Hey everyone! Did you see the Age of Ultron trailer?
Just in case:
I’m sure we’ll be talking about it was more in the coming weeks. I certainly have some thoughts. But in the meantime, I have a lot of comics to read today, so let’s get to it!
Writer: Dennis Hopeless
Artists: Javier Rodriguez (pencils & colors), Alvaro Lopez (inks), VC’s Travis Lanham (letters)
I know we’re in the middle of the run and I have plenty of other stuff to write about, but I wanted to take some time for Spider-Woman, because I’ve been singing its praises, guardedly, for the last four months. The writing has been good! The art has been awful! But now there’s a new artist, and it’s soooo much better. There are still some aspects I don’t like (Jess seems really really young), but Hopeless’ is still writing it and it’s a kick. The new storyline is that Jess, five weeks after quitting the Avengers to help “normal” people, gets pulled into a case involving the disappearance of members of supervillains’ families. I happen to really like the new costume, and it’s great to see an updated Spider-Woman for a world that doesn’t really do spandex much anymore. There’s also a lot of vibrant, New-York-By-Night coloring happening, which seems to be the new norm for superhero books about Metropolitan women. That’s cool. This is a great issue to jump in on, it’s the start of a new arc (along with the appearance of Ben Urich), the art has improved, and the writing is still great. Jess is awesome, and I hope Hopeless gets to write her for a long time yet.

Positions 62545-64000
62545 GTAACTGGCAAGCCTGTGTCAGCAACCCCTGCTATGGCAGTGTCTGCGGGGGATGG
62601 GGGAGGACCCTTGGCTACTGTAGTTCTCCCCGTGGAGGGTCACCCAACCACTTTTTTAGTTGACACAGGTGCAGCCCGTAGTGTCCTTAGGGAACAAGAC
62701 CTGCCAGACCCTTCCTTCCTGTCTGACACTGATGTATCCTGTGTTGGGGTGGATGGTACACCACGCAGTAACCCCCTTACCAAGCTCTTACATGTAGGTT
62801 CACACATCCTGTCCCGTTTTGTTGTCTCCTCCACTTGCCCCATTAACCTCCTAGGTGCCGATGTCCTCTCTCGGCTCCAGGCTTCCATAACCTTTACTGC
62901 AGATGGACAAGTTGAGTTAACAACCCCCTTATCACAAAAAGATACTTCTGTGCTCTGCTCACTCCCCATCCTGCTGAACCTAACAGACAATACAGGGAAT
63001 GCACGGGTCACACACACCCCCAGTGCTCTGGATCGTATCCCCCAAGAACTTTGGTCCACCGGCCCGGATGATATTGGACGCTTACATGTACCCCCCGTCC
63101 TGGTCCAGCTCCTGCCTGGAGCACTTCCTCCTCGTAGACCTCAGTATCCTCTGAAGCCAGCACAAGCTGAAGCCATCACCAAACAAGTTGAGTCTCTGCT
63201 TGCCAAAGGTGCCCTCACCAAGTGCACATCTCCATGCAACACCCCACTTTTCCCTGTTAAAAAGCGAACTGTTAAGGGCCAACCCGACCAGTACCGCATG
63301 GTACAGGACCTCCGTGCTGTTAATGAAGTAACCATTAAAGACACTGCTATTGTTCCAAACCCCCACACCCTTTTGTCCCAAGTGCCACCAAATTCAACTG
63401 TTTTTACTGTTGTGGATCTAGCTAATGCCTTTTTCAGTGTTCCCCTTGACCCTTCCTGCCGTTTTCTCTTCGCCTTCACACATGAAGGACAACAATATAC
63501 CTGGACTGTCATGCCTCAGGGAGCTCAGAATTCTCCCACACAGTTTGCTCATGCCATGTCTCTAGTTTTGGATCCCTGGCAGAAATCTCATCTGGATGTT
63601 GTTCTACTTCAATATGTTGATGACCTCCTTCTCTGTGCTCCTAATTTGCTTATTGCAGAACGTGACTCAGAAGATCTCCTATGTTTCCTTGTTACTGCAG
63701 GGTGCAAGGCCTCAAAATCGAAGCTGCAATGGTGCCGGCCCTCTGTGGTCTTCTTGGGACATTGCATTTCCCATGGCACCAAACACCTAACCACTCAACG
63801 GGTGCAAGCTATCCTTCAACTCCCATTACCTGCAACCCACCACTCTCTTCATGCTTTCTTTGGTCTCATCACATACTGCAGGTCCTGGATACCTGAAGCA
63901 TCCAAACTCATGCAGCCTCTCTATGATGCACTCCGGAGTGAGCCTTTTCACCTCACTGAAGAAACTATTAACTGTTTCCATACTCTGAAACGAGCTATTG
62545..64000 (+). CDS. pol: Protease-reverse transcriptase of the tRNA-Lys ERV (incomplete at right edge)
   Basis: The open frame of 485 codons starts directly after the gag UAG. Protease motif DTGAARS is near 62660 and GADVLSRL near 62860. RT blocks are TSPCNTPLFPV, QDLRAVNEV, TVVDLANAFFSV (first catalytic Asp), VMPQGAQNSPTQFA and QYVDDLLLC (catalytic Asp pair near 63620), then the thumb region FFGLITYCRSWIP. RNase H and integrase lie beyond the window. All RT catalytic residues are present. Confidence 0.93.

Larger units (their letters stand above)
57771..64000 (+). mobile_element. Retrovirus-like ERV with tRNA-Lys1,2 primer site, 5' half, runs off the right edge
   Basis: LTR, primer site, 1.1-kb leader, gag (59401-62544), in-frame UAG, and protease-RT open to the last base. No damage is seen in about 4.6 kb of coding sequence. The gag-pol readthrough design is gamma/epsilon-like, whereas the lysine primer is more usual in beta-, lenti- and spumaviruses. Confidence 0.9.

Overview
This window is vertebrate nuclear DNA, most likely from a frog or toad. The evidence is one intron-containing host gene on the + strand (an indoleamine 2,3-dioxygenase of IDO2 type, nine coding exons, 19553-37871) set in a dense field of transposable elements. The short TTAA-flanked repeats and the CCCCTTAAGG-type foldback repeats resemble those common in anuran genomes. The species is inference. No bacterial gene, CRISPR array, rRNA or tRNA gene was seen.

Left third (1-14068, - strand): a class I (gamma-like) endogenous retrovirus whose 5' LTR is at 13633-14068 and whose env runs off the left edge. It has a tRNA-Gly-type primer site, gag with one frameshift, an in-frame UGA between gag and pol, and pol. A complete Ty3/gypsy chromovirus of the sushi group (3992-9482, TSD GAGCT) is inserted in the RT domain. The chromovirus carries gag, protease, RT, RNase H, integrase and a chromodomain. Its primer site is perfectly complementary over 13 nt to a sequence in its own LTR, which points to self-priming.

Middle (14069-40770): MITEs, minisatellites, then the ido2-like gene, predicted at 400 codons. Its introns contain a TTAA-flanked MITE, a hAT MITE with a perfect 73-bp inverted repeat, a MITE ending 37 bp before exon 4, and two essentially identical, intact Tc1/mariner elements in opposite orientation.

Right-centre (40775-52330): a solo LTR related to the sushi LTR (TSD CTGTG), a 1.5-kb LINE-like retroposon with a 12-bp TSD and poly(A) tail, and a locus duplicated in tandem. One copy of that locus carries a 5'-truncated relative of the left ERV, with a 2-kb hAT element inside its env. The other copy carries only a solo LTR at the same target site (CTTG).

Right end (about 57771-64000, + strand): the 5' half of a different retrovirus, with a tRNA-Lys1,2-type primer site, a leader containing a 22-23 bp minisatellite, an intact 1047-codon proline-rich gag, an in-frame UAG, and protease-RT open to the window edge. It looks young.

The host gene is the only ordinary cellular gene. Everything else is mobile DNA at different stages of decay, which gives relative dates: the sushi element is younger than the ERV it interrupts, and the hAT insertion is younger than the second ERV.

All-New Hawkeye #1
Writers: Jeff Lemire
Artists: Ramón Pérez, Ian Herring (w/Perez, colors)
This is a good comic. It’s hard to fill the giant shoes of the previous Team Hawkeye (who are still finishing their last issue), but I think All-New Team Hawkeye has done well. The dialogue is still smart and snappy, the main art feels similar enough to Aja’s style, and the flashbacks are a thing of beauty, done in a watercolor style washed with purples and, later, reds. So this is Kate and Clint, on a special secret mission from SHIELD to find a super weapon. Usual! But also we get to see flashbacks to a time when Clint and Barney were with an abusive foster parent. Late in the book, the past and the present bleed into each other in a really cool way, that tells us more about Clint’s feelings towards Kate than a lot of words could. It’s just some fine storytelling. I wasn’t too worried about the direction of the book (I really like Lemire’s writing), but this solidifies it for me. It’s a great new direction that doesn’t leave the old one far behind. Hawkeye was a singular book, and All-New Hawkeye isn’t trying to re-invent the wheel, but also isn’t trying to rely to heavily on what’s come before. Looking forward to the future with this team. Bring on the Hawkguys.
Halogen #1 (of 4)
Writer: Josh Tierney
Artists: Afu Chan (art & letters), Shelly Chen (colors), Giannis Milonogiannis (character designs)